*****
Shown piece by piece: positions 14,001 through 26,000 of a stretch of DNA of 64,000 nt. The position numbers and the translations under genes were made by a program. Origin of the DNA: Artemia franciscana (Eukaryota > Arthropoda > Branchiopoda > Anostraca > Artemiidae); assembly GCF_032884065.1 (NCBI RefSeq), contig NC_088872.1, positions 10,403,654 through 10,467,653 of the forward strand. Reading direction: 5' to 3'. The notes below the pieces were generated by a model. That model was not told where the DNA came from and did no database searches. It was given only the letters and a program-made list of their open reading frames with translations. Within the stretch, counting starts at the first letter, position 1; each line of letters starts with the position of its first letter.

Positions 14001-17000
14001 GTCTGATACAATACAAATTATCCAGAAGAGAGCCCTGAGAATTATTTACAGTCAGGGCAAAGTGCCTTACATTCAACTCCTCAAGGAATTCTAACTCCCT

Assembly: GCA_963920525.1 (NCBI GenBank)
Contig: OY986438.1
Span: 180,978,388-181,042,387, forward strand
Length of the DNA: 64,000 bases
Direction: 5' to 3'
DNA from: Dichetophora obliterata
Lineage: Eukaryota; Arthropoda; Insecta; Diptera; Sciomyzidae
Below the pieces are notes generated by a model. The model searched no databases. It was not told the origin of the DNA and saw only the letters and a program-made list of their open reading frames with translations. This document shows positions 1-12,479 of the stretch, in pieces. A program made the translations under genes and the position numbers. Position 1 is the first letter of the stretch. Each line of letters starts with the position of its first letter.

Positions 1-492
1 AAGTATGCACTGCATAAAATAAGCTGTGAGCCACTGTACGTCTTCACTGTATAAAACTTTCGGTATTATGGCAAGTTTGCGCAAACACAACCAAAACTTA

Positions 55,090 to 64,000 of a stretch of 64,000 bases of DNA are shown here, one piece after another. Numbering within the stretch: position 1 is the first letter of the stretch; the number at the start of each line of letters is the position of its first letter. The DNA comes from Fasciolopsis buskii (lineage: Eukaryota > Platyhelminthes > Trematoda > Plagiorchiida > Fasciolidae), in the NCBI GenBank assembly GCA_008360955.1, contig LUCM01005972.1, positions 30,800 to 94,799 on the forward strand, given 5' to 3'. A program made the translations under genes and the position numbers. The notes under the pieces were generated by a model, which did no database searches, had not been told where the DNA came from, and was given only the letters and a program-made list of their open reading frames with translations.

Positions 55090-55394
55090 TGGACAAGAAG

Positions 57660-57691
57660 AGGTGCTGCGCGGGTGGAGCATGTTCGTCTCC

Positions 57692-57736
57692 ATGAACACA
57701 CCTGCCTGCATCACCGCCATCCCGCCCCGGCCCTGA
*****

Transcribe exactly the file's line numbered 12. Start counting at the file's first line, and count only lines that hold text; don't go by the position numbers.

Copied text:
Positions 1-492